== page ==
• HPofNARNIA says:

    I’ve seen Scary movies when I was younger like "The Neverending Story’ and ‘Watership Down’ but I don’t remember having nightmares about them.
    The Last Battle is definitely gonna give kids Nightmares, I remember being scared of it when I listened it on the Focus on the Family Radio Theatre. And even if it does get made into a movie I’m probably have nightmares about it.

  • Caspian_Xth says:

    I don’t want to bother parents about this but, something to take into account is: the escapes from both Ettinsmoor and the Underworld are both intense even as the book reads. Put this on the screen and (depending on how much they do with it) it could potentially be scary enough to push PG rating to the max already. Any blood from the scenes of the Green Lady’s head getting walloped off and/or Puddleglum’s foot getting burned (or possibly a scene right at the end… no spoilers intended) would then automatically push the rating to PG-13 (assuming PG had been pushed to the max).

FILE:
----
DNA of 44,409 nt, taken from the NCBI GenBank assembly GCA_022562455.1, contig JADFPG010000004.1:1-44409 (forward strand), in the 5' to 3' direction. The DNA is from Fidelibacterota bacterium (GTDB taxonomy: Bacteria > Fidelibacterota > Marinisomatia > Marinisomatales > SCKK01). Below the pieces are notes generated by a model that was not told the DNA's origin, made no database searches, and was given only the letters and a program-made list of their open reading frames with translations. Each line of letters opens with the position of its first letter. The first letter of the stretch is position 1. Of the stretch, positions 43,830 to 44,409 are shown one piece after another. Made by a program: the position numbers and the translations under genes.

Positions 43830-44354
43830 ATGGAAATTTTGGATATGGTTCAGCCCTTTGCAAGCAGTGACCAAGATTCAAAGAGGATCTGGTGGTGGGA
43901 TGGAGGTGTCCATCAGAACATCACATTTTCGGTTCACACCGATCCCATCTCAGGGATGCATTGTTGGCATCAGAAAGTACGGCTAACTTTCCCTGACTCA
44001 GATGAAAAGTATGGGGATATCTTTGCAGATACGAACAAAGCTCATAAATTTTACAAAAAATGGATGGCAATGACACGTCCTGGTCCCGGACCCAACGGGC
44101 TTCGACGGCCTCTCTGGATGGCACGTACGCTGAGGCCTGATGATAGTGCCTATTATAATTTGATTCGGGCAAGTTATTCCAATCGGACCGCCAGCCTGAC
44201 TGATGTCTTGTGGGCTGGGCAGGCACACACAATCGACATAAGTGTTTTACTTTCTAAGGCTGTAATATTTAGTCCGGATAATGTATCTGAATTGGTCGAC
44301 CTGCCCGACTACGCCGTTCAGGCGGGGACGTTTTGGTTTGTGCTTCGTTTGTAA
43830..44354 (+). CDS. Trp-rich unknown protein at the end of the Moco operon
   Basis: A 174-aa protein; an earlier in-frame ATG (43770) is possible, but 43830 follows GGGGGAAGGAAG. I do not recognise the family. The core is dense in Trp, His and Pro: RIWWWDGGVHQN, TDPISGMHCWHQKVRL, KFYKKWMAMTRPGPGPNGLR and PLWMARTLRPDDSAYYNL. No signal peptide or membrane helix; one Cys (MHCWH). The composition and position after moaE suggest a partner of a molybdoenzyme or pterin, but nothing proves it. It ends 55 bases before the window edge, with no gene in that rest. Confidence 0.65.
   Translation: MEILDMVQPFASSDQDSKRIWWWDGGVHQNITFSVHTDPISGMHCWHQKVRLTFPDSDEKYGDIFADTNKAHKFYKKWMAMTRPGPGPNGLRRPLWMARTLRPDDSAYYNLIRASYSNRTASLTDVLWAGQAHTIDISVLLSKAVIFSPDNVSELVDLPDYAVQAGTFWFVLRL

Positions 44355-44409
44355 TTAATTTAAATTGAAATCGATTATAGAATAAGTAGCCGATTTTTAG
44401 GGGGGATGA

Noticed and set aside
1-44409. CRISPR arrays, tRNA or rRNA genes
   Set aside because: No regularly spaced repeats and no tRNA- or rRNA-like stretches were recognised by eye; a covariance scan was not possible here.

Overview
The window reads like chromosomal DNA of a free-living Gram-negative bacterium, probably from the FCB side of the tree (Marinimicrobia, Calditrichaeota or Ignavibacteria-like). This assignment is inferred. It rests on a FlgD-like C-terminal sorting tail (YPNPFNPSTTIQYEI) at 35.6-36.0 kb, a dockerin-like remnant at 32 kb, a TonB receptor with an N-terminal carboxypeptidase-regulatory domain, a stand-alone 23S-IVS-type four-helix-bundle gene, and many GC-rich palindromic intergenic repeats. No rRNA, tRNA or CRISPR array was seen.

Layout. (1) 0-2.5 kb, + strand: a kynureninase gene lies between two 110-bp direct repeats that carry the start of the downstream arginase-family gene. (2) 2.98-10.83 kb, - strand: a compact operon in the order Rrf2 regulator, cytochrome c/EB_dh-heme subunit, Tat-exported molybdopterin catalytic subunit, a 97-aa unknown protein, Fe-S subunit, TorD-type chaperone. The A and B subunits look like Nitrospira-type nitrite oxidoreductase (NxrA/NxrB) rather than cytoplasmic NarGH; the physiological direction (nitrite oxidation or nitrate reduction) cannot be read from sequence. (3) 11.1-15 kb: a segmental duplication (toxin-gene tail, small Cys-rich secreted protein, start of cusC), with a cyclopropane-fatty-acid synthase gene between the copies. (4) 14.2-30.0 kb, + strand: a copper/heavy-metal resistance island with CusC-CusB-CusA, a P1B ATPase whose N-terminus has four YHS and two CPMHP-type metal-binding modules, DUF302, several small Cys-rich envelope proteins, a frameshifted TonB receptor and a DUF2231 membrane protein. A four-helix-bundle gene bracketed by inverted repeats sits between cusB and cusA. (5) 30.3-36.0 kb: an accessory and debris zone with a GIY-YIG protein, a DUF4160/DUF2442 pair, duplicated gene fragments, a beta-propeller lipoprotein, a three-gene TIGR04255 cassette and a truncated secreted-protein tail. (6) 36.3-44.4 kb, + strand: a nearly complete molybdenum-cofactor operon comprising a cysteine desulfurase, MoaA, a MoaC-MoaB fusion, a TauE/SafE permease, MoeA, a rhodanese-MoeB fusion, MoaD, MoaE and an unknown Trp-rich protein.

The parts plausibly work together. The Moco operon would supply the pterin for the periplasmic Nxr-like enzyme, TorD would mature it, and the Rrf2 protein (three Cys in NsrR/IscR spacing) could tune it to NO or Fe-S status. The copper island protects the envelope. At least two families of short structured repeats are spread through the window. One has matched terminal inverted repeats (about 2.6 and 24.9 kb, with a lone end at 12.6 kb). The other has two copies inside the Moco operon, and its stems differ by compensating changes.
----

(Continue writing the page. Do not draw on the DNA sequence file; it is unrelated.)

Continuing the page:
• Eustace says:

    I would personally be fine with PG-13 Narnia movies. I think that violence in Narnia is not a problem, as long as we are not creating violence to boost up the rating.

    Personally, my sister watched her first R rated movie at age 5, it was the Gladiator movie.(My first R rated movie was at 13, same movie same time).

    I think it depends on the child when you can show them certain movies. The rating do not matter as much as why the rating is such. For instance, I would never want a Narnia movie rated PG-13 for language.